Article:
Russian RT victim of not-so-free freedom of expression in Western countries
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With drastic changes in the Ukraine crisis, Russia Today (RT), the Russian media, is facing increasing pressure from the West. UK Culture Secretary Nadine Dorries has said she fears RT is “seeking to spread harmful disinformation”, according to a recent Reuters report.
RT, an autonomous not-for-profit organization publicly funded from the budget of the Russian Federation, has been broadcasting in the UK for eight years. It is a free public television network. Anyone in the UK who pays the TV license fee can have access to RT. When it comes to stories about countries like Ukraine and Syria, if viewers want to get information that the BBC does not give them and if they follow the information with a logic that mainstream British media does not recognize and can’t understand, they can just turn to RT. For example, a viewer could learn how NATO’s eastward enlargement works and how the UK became deeply involved in the 2019 Hong Kong riots.
A group of left-leaning British journalists also see RT as the only media platform where they can make their voices heard. Some political figures who have been forced into retirement or who have been suppressed by right-wing forces, such as Alex Salmond, First Minister of Scotland, and George Galloway, former Labor Party member and leader of the Workers’ Party of Great Britain , are not afraid of the threat of their political adversaries and public opinion. They continue to animate chronicles on RT to comment on the news.
Since RT got its license in 2014, it has enjoyed a brief moment of glory, with prominent left-wing Labor MPs including Jeremy Corbyn, as well as other well-known figures in society, regularly appearing as guests. This Russian channel invited guests who were not invited by the BBC and covered topics that The Times did not cover. For the British press, which advocates “freedom of expression“, many anti-Russians have seen RT develop during this brief period.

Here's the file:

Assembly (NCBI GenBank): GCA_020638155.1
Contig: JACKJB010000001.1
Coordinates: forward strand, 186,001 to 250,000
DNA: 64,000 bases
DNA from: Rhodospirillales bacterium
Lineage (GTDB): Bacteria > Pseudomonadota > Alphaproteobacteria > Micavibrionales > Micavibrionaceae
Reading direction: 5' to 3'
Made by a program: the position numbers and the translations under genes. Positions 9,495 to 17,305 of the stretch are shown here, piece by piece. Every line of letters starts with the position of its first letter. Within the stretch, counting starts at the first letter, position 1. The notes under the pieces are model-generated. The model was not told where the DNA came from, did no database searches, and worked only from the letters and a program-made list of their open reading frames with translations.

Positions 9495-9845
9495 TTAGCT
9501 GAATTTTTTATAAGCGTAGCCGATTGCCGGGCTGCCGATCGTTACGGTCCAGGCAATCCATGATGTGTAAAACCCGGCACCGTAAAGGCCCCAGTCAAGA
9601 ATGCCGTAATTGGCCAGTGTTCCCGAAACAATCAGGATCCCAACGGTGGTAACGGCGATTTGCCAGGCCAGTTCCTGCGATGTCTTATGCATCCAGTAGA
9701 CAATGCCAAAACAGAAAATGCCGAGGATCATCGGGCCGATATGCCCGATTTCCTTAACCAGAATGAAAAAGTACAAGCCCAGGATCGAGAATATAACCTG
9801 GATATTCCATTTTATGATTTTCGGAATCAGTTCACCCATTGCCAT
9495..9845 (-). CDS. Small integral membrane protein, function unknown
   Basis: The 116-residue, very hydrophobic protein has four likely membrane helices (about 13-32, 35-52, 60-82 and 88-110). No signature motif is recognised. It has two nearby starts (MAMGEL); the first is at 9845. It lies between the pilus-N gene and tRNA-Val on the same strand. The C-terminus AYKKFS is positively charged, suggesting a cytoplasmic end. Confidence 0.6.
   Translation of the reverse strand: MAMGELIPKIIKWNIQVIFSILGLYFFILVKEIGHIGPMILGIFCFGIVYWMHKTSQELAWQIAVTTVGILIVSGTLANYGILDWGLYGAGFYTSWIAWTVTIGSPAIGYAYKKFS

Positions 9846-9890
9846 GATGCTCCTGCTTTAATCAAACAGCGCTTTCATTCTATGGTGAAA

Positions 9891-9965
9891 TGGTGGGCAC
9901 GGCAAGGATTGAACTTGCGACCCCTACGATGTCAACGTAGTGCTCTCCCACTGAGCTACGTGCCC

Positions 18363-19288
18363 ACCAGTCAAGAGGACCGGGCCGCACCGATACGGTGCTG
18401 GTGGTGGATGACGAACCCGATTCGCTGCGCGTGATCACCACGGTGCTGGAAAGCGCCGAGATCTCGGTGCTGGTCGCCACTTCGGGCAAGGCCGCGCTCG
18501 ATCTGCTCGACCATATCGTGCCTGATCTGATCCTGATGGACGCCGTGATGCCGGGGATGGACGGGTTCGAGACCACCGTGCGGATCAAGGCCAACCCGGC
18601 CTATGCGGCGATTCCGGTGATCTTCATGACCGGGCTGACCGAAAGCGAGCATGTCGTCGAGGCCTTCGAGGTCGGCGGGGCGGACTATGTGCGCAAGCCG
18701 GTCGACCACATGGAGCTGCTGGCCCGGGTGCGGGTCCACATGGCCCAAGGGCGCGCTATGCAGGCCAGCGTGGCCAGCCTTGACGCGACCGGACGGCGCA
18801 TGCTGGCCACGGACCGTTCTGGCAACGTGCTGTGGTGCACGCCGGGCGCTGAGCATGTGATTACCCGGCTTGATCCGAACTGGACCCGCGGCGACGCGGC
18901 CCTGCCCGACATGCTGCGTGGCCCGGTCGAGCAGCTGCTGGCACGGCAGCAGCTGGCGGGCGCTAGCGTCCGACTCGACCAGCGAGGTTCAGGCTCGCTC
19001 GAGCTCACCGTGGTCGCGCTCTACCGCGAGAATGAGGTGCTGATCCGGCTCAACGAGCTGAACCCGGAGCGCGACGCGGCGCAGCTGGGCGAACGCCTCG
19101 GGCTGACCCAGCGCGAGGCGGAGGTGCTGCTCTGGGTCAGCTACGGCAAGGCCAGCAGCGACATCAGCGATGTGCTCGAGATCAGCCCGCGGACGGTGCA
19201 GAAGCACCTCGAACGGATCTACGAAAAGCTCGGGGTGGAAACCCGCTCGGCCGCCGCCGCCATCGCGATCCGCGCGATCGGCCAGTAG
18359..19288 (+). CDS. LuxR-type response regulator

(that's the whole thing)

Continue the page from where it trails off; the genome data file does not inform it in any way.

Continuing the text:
Since the Ukrainian issue emerged and the Syrian civil war broke out, and especially after the crash of Malaysia Airlines flight MH17 in eastern Ukraine on July 17, 2014, Russian-British relations have deteriorated sharply and anti-Russian politicians have publicly launched a siege against RT on mainstream media platforms like the BBC. They have blacklisted political and academic figures who regularly give interviews to RT, preventing opposition figures from using it as a propaganda platform.
The main and silent obstacle to RT in the UK is the Office of Communications (Ofcom), which is a government approved competition and regulatory authority for the media industry in the UK. RT’s reporting on Ukraine and Syria has been investigated time and time again by Ofcom, which has slapped RT with a heavy fine for allegedly biased and false reporting. RT appealed the verdict and the case in question went to the UK High Court, where it still lost. The Russian government responded that if the UK expelled RT, the Russian side would immediately take the same action against UK media operating in Russia.
RT’s bank accounts are frozen, creating huge obstacles to the normal operations of the company. The leaders of the British Labor Party and the Scottish National Party have taken the initiative to urge the British government to revoke the license of the RT news channel. British Prime Minister Boris Johnson has ordered an investigation into the company. Anna Belkina, deputy editor of RT, said UK politicians are “interfering directly with institutions presented as being supposedly completely free from political pressure and influence”.
Like RT, some Chinese media are experiencing almost the same fate in the UK. How long can RT survive in the UK, which claims to support free speech? Let’s wait and see.
The author is a media professional. [email protected]